Roy Cazaly

From Academic Kids

Roy Cazaly was an Australian rules football player famous his high marks, and for giving rise to the phrase "Up there Cazaly".

Cazaly was born in Albert Park, a suburb of Melbourne on January 13 1893. He learnt his football at the local state school, quickly becoming its first-choice ruckman. He made his debut in the Victorian Football League for St. Kilda in 1911, for whom he would play 99 matches. In 1920 he was voted "Champion of the Colony", but left St. Kilda, signing with South Melbourne. He began coaching South Melbourne in 1922 and won the club's Best and Fairest award in 1926.

Cazaly was famous for his ability to take spectacular marks despite his small stature, and at South Melbourne a teammate would often yell "Up there, Cazaly", a phrase that would become synonymous with football. He initially developed his marking ability by jumping at a ball strung up in a shed at his home, and held his breath as he jumped, an action that he believed lifted him higher. He also possessed the capacity to kick a football over 65 metres.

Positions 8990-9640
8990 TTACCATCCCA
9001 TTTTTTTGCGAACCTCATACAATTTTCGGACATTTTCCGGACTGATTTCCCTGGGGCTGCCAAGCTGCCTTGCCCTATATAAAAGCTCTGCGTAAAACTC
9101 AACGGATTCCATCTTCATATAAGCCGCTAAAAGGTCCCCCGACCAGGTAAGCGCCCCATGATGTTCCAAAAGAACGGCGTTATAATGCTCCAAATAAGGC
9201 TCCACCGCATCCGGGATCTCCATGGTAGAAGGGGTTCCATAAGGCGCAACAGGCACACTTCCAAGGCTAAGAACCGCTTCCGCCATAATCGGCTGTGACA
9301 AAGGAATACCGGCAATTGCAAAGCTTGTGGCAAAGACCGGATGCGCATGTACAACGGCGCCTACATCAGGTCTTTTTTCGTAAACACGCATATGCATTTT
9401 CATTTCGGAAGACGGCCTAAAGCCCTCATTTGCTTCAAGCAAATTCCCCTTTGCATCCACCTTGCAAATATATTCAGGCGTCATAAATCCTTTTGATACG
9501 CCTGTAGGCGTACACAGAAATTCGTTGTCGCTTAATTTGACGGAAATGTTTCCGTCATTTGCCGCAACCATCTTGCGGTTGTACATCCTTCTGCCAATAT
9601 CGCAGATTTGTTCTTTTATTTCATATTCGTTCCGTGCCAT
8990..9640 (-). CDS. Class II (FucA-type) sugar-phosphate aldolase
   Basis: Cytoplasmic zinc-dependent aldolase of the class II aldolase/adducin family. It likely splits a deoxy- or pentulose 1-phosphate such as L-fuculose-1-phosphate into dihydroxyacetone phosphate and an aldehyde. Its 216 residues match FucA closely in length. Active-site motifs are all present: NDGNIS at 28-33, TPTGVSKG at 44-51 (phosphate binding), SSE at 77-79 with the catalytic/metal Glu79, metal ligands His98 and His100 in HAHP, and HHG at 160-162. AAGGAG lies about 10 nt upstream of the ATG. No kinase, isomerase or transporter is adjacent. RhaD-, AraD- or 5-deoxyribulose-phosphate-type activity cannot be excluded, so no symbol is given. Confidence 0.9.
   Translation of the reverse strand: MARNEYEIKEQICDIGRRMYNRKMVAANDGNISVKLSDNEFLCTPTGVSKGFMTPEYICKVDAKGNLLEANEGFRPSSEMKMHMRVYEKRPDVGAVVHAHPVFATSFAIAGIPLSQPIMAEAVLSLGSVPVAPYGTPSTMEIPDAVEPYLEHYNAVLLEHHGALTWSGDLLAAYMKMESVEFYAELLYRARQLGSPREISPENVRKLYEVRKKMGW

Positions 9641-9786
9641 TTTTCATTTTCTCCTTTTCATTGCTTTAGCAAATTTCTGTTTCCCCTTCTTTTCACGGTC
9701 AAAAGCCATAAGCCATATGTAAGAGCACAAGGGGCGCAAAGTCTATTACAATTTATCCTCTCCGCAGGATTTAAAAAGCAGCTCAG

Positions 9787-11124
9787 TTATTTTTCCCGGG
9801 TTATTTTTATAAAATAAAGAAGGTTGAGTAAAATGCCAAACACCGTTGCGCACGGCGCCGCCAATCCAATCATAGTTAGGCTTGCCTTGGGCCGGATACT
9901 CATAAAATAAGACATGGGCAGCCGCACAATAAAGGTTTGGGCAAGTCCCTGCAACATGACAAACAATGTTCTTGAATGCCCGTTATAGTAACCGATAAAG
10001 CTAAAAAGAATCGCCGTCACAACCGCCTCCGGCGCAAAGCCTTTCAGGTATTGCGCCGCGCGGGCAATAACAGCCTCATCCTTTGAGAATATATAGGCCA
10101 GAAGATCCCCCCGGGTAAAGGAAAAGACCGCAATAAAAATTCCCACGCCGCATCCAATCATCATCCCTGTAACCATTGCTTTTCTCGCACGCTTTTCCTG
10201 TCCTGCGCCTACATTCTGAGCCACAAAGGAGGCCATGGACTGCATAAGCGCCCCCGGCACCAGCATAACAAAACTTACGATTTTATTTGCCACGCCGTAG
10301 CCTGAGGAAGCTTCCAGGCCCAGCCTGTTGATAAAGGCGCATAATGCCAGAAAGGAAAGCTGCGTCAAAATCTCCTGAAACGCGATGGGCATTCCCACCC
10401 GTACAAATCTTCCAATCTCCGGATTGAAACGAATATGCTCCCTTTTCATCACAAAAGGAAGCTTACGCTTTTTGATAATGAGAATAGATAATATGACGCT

In 1928 he departed Victoria and headed for Launceston, Tasmania, before returning in 1931 to coach the Preston club in the Victorian Football Association. His subsequent return to Tasmania was punctuated by short stints as playing coach of South Melbourne (in 1937-38), Camberwell (in 1940) and Hawthorn (in 1942-43), and as non-playing assistant coach of South in 1947. While coaching Hawthorn, he was reported to have given the club its nickname the "Hawks" as he saw it as tougher than their original nickname the "mayblooms".

He played 429 senior matches (including 13 interstate matches for Victoria and 19 for Tasmania). Throughout his career he stood at just 180 centimetres (5 feet 11 inches) and was incredibly fit. He retired from competitive football in 1951 at the age of 58 after winning the Tasmanian Football League premiership with New Town. After his retirement from football, he was involved in many business ventures before his death in Hobart on October 10, 1963.

The famous line of "Up there, Cazaly" was used a battle cry by Australian forces during World War II. It is also the name of a song in 1979 by The Two-Man Band.

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